Carrying deep scars
The army’s engagement with terrorists is replete with acts of individual courage. However, it cannot afford casualties even in the first burst of attack.

Samba in 2013 and 2015; Pathankot, Uri and Nagrota in 2016; Kupwara in 2017; now, Jammu in 2018.

The bloody timeline of attacks on security installations in Jammu and Kashmir is a crude reminder of the repeated failures in fortifying garrisons from the suicide attackers. The army and the security forces have taken the hit where it hurts most – sometimes inside their own homes. Terrorists have entered family quarters in Jammu’s Sunjuwan Military Station recently, burnt down tents in Uri with unarmed soldiers sleeping inside two years ago.

A scar

Those are, but, two instances. The army has paid a heavy price for the monumental security breaches. Each attack should have strengthened the resolve to prevent a recurrence but it seems that the whole approach in guarding the sensitive installations along the border needs to be revisited. The attacks not only impact the morale of the armed forces battling a hostile enemy on the border and suicide squads in the hinterland but also leave a scar on the psyche of the nation. Body bags of soldiers falling in their own citadels script the story of colossal failure of the security establishment.

Around 50 soldiers have died in such attacks since 2014. The terrorists always manage to sneak in. The attack on the Pathankot air base in 2016 had the authorities scamper to install new security measures. The Standard Operating Procedures (SOPs) were revised and funds were released for augmenting perimeter security of all the sensitive installations. But many of the recommendations of a tri-service team led by former army vice chief Lieutenant-General Philip Campose remained in the sphere of planning. Behind the tall claims of oiling the decision-making machinery for smooth delivery, on the ground lies the same old story of more talk, less work.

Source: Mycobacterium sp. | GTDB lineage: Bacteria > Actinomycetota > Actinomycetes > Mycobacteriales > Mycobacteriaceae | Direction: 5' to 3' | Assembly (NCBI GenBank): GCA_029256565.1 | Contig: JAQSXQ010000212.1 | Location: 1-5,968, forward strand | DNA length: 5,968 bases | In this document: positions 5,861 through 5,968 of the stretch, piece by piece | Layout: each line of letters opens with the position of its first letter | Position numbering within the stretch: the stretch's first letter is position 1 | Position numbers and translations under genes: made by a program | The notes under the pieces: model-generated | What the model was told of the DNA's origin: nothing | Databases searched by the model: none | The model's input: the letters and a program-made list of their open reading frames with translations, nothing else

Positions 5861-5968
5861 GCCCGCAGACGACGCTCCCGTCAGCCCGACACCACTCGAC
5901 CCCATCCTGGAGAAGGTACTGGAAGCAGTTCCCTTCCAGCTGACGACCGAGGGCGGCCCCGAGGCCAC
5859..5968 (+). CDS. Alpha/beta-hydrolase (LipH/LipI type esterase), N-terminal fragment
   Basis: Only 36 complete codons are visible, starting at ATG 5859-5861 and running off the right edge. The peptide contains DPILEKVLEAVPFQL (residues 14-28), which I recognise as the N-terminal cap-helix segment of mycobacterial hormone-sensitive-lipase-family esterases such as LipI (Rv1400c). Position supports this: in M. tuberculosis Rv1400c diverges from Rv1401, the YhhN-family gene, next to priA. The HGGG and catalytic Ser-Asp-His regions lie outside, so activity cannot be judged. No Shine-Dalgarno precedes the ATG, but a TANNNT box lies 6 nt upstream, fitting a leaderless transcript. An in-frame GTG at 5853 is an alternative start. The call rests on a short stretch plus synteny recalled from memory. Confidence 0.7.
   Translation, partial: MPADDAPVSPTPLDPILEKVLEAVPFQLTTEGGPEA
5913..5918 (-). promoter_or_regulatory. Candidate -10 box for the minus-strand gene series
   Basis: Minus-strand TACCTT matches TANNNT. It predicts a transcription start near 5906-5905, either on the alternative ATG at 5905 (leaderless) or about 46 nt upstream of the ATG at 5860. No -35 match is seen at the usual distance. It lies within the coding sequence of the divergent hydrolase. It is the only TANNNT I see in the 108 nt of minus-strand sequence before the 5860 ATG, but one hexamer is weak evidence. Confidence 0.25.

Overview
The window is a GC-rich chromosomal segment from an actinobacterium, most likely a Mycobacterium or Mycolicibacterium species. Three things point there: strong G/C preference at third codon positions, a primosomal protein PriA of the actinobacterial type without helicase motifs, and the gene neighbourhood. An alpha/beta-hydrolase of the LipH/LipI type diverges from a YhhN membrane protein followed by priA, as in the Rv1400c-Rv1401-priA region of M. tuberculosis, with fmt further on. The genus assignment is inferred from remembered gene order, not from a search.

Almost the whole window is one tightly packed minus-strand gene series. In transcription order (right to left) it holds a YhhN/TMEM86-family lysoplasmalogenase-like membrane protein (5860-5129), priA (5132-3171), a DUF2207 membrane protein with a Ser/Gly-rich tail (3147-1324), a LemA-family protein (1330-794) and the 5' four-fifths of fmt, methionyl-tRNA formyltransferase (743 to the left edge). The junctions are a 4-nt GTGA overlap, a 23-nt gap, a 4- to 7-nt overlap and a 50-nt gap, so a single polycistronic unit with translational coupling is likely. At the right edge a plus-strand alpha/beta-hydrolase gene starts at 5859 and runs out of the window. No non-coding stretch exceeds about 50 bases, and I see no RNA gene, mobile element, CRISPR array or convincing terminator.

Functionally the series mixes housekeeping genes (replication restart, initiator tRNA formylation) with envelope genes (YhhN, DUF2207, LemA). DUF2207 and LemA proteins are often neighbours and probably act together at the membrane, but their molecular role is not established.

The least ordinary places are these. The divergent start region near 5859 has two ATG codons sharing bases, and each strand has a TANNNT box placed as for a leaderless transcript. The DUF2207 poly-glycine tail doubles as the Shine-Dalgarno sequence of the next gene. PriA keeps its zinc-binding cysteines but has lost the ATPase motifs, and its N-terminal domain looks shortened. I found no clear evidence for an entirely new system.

No doubt all the suicide attackers who enter army premises are killed by the valiant soldiers but not before they have wreaked havoc. The army’s standard defence of high casualties is that maximum damage is caused during the first contact with the intruders. The army’s engagement with terrorists in these battles is replete with acts of individual courage. However, it cannot afford casualties even in the first burst of attack. There is clearly something amiss in the whole approach towards perimeter security. The army is executing the iron-fisted approach of the Modi government in dealing with Pakistan on the border and terrorists in the Valley and across the Pir Panjal. The ceasefire along the LoC practically ceases to exist with violations reported every day.


The attack on Uri garrison led to surgical strikes by the army at multiple locations across the LoC but that clearly turned out to be more of a saving the pride operation rather than leading to border peace. There have been calls to raise the level of response. There is no limit for scaling up military action. The government has put the onus on the armed forces to settle the issue with Pakistan by claiming that the local commanders have been given a free hand to deal with situation on the ground. The Modi government prides itself for the fact that the hands of the army have been freed, that there are no limitations imposed by politics on them.

The problem, however, is that army’s role is limited. The repeated phrase of giving a befitting reply sounds hollow because every response is followed by another, sometimes bigger attack. The army is clearly under pressure in Jammu and Kashmir and amidst that its attention is stretched to the northern and eastern borders where Chinese patrols have become far more aggressive after the Doklam stand-off.

The troops are toiling on the western borders, the Valley is on the boil where the political situation is most volatile in the wake of frequent stone pelting on soldiers. Through off-the-record briefings, the army claimed that it has killed 20 Pakistan army soldiers in the last 45 days on the LoC. The Pakistan army responded by claiming it has destroyed an Indian post  and killed five soldiers. The army cannot be dragged into the game of one-upmanship on the border which can go into an endless spin.

Gautam Datt